Create a fashion brand or clothing line. The theory of the Trickle Down Process told through an info-graphic of the Devil wears Prada

The Trickle-Down Theory (Veblen, 1899 & Simmel, 1904):

fashion is a process of emulation by which new fashion passes from the upper class to the lower and in their descent, fashions are vulgarized and a new fashion cycle starts…..

Now at the time this quote was written, we’re talking about the turn of the 20th century, the ‘social classes’ was an extremely prominent deciding and identifying factor of society. But to re write it in basic English, the process starts at the top, which during this time was the rich, as clothing was made individually for each client by a dressmaker. In today’s society, many people assume that this is the catwalk designers, which for most styles, themes and garments, would be correct, but for colour, this is actually the Paris Colour Council. Colour has the extra step process, so is a great way to show the Trickle Down Theory process.

Unfortunately not a lot is known about it other than the industry leaders make it up and they decide colours around 4 years before the real season begins. The information discussed and created within this council is a closely guarded secret and information then starts to trickle down to luxury cloth manufacturers to be ready for the designers to craft. For design and theme however, this of course is somewhat dictated by a colour palette, but of course designers will create collections that they choose by selecting the fabrics and colours that are available and they want.

These are then shown on catwalk shows, department stores then stock these designer clothes and lower end retailers use their own designers to both predict the trends coming up and when the catwalk shows are released, they are also used to create ‘fast fashion’ collections.

This process is wide-spread a covers all sorts of retail, from value to mature end clothing, sportswear and of course the young and trendy shops. partly this is due to the manufacturing of cloth and available fabrics and yarn. This will tell you exactly why the colours and textures of materials are available at a particular time. So if you are starting a new brand or a designer, understanding how this works will help you make choices on your design elements or the restrictions on your dressmaker or factory to source or find materials and components for you.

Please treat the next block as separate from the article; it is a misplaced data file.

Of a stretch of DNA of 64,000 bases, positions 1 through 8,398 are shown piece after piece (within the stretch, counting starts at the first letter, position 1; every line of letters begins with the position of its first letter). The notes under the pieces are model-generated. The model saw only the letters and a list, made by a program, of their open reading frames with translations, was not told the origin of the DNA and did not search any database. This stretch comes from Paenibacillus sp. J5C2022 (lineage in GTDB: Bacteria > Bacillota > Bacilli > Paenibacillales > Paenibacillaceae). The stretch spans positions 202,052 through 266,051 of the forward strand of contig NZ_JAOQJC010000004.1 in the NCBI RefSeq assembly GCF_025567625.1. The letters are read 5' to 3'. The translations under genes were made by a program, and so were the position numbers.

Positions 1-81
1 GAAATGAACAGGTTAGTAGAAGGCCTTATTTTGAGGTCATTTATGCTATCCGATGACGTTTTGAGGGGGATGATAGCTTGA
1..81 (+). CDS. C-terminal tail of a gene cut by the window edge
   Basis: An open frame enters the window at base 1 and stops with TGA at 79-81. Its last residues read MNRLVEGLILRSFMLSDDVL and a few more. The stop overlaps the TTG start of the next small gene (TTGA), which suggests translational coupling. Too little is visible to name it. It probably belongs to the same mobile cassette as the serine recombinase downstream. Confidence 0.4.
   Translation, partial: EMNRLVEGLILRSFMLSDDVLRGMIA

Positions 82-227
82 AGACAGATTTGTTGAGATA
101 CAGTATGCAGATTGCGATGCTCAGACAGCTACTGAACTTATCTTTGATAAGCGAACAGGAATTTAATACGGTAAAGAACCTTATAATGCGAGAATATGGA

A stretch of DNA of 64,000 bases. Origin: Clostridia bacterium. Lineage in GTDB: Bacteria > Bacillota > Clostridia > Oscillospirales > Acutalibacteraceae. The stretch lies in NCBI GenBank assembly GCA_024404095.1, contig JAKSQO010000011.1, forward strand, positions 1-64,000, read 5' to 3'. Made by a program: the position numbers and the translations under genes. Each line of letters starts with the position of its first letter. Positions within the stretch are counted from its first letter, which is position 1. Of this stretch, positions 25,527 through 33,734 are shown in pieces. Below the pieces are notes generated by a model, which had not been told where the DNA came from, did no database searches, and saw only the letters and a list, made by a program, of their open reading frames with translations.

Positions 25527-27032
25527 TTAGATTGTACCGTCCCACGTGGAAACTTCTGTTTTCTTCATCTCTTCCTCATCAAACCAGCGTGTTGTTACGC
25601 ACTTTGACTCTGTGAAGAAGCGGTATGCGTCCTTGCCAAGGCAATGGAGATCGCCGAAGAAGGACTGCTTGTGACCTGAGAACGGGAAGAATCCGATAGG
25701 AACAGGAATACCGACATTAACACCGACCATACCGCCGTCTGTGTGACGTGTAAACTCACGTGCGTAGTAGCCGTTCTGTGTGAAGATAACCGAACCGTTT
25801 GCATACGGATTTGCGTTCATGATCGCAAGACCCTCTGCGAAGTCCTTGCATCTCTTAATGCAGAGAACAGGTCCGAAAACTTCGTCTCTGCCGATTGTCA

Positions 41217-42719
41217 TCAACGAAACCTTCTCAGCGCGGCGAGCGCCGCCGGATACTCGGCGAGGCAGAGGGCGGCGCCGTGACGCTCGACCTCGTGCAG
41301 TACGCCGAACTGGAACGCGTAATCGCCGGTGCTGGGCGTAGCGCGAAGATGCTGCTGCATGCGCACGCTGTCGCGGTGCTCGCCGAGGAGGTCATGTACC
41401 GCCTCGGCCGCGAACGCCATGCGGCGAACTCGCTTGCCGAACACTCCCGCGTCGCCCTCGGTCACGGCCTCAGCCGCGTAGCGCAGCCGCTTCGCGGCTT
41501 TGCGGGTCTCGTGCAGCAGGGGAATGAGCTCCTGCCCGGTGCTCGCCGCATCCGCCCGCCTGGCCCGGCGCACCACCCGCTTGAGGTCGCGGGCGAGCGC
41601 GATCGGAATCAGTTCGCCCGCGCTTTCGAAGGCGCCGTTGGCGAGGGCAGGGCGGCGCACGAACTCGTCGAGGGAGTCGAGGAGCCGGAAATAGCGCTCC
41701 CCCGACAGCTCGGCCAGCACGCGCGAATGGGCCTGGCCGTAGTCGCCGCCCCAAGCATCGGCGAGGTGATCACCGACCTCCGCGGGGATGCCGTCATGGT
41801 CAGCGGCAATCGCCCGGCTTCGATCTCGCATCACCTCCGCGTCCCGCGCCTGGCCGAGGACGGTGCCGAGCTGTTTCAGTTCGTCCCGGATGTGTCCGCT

Have a listen to the rant from The Devil Wears Prada film in 2006. Whilst some of this film is a complete fabrication of the truth, this little rant by Gwen Close, the actress, is actually pretty darn good and the infographic below gives you the full quote

You can test the theory now. If you are honing your trend prediction skills, have a look at what is in store now on the high street. You should look at retail multiple chain brands and then work backwards. This is the stage that isn’t mentioned in the Glen Close rant and goes between the “Department Store” and “Bin” stage. Try to link the shapes, colours, prints and fabrics you see in store with the designs for the catwalks that were shown in Paris, London Milan and New York for that season. [Remember the season shown will be up to 6 months before today’s date. Either February or October]. See if you can find a link or path from the catwalk images through to the retail shops you have on your local high street.

Create a fashion brand or clothing collection.  The theory of the Trickle Down Process told through an info-graphic of the Devil wears Prada